The narrow genetic background of wheat is the primary factor that has restricted the improvement of crop yield in recent years. The kernel number per spike is the most important factor of the many potential characteristics that determine wheat yield. Agropyron cristatum (L.) Gaertn., a wild relative of wheat, has the characteristics of superior numbers of florets and kernels per spike, which are controlled by chromosome 6P. In this study, the wheat-A. cristatum disomic addition and substitution lines were used as bridge materials to produce wheat-A. cristatum 6P translocation lines induced by gametocidal chromosomes and irradiation. The results of genomic in situ hybridization showed that the frequency of translocation induced by gametocidal chromosomes was 5.08%, which was higher than the frequency of irradiated hybrids (2.78%) and irradiated pollen (2.12%). The fluorescence in situ hybridization results of the translocation lines showed that A. cristatum chromosome 6P could be translocated to wheat ABD genome, and the recombination frequency was A genome > B genome > D genome. The alien A. cristatum chromosome 6P was translocated to wheat homoeologous groups 1, 2, 3, 5 and 6. We obtained abundant translocation lines that possessed whole-arm, terminal, segmental and intercalary translocations. Three 6PS-specific and four 6PL-specific markers will be useful to rapidly identify and trace the translocated fragments. The different wheat-A. cristatum 6P translocation lines obtained in this study can provide basic materials for analyzing the alien genes carried by chromosome 6P. The translocation line WAT33-1-3 and introgression lines WAI37-2 and WAI41-1, which had significant characteristics of multikernel (high numbers of kernels per spike), could be utilized as novel germplasms for high-yield wheat breeding.
May 20, 2010
FOR IMMEDIATE RELEASE
Professor Kulvinder Gill, Department of Crop and Soil Sciences
Ralph Cavalieri, director, WSU Agricultural Research center
NSF, Gates Foundation to Support WSU Research on Developing ‘Desert Wheat’
PULLMAN, Wash. – Washington State University researchers working on developing wheat varieties that grow under severe drought conditions — “desert wheat” — have earned a $1.6 million grant from the National Science Foundation and the Bill & Melinda Gates Foundation.Part of the two foundations’ BREAD program, the grant will help fund WSU scientist Kulvinder Gill’s research on identifying genes that will increase wheat yields under drought stress. BREAD stands for Basic Research to Enable Agricultural Development; it is a five-year program aimed at generating sustainable, science-based solutions to agricultural problems in developing countries. More than 130 U.S. institutions in 45 states, partnering with counterparts in 68 countries, submitted proposals for the inaugural BREAD competition.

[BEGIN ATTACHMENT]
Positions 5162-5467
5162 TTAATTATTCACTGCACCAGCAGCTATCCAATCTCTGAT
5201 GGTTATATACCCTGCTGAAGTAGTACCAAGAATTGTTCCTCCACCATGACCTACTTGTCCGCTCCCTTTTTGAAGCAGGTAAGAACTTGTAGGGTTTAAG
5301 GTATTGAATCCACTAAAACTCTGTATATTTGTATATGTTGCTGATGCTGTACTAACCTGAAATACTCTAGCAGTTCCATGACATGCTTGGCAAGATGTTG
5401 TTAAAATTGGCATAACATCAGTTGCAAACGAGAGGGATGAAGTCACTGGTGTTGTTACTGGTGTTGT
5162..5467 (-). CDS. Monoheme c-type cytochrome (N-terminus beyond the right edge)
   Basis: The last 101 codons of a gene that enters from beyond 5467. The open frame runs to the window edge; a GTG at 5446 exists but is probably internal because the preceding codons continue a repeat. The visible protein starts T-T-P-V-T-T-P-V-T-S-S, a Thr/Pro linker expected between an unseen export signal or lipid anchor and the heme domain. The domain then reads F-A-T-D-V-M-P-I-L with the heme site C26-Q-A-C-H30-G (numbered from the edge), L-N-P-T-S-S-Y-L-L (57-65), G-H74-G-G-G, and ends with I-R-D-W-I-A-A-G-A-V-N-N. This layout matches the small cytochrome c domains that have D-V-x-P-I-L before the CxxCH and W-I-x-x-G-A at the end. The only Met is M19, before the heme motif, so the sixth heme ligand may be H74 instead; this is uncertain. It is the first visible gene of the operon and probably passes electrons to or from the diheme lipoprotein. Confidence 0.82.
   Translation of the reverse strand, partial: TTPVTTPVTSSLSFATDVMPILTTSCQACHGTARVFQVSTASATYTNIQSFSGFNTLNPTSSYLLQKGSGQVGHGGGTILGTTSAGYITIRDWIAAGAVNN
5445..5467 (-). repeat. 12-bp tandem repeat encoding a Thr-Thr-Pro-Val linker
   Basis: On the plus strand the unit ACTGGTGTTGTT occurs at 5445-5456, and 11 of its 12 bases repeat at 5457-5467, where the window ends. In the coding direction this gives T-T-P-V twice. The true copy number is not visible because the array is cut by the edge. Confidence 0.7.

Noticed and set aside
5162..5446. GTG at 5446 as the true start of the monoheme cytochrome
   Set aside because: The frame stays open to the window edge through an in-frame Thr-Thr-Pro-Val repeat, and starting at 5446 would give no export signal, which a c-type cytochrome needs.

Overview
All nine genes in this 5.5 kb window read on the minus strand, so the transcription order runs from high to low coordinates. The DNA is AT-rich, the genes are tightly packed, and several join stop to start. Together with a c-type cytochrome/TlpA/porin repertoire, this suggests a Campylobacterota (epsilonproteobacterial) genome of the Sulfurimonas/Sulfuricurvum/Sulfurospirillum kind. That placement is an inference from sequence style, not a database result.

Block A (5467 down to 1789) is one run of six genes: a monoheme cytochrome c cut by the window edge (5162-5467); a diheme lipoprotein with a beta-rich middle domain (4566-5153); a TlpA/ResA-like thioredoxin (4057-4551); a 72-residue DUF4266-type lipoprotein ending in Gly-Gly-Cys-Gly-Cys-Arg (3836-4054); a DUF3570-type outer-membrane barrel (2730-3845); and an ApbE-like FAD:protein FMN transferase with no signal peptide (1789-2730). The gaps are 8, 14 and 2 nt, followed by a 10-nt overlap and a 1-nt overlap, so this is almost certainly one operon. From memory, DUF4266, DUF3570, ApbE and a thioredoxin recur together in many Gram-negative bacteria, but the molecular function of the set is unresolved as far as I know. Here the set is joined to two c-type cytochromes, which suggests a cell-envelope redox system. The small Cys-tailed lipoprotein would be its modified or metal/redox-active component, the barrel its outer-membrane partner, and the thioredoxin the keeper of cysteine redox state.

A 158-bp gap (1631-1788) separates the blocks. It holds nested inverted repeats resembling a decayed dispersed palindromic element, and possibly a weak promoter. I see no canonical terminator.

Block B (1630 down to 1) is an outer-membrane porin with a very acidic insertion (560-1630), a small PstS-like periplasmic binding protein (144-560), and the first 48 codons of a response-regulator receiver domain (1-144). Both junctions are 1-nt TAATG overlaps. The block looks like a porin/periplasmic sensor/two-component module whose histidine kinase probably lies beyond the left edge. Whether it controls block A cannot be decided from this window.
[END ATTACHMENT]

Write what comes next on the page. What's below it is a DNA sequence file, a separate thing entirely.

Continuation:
“It is an honor for WSU to be a part of this prestigious, international effort to help feed the world,” said Dan Bernardo, dean of the WSU College of Agricultural, Human, and Natural Resource Sciences. “The potential for truly changing the circumstances of people around the globe is real and powerful.”
Ralph Cavalieri, director of WSU’s Agricultural Research Center, said the award speaks to the quality of the university’s plant sciences research.
“This award is national recognition of WSU’s strength in wheat genetics and breeding,” he said. “It will have positive impacts globally and for U.S. wheat producers.”
Gill, who holds the Vogel Chair for Wheat Breeding and Genetics at WSU, will lead a team of researchers at WSU, Purdue University, the University of Wisconsin-Stevens Point, the Punjab Agricultural University in India, COMSATS University in Pakistan, and Pioneer Hi-Bred International, Inc. The team will focus on developing alternate gene systems to reduce plant height in wheat and other cereals. Currently used dwarfing genes that helped double wheat and rice production during the “Green Revolution” of the 1960s limit yields under drought and other environmental stress conditions, especially in wheat. Approximately 50 percent of the world’s wheat is grown in arid climates.
“Successful completion of our project will help maximize the benefits of the dwarfing trait without the adverse effects under drought conditions that are usually associated with the currently used mutants. The project is particularly important for the U.S. where 85 percent of the wheat is grown under limited water conditions,” said Gill.
A complete list of 2010 BREAD awards is available at http://www.nsf.gov/bio/pubs/awards/bread10.htm.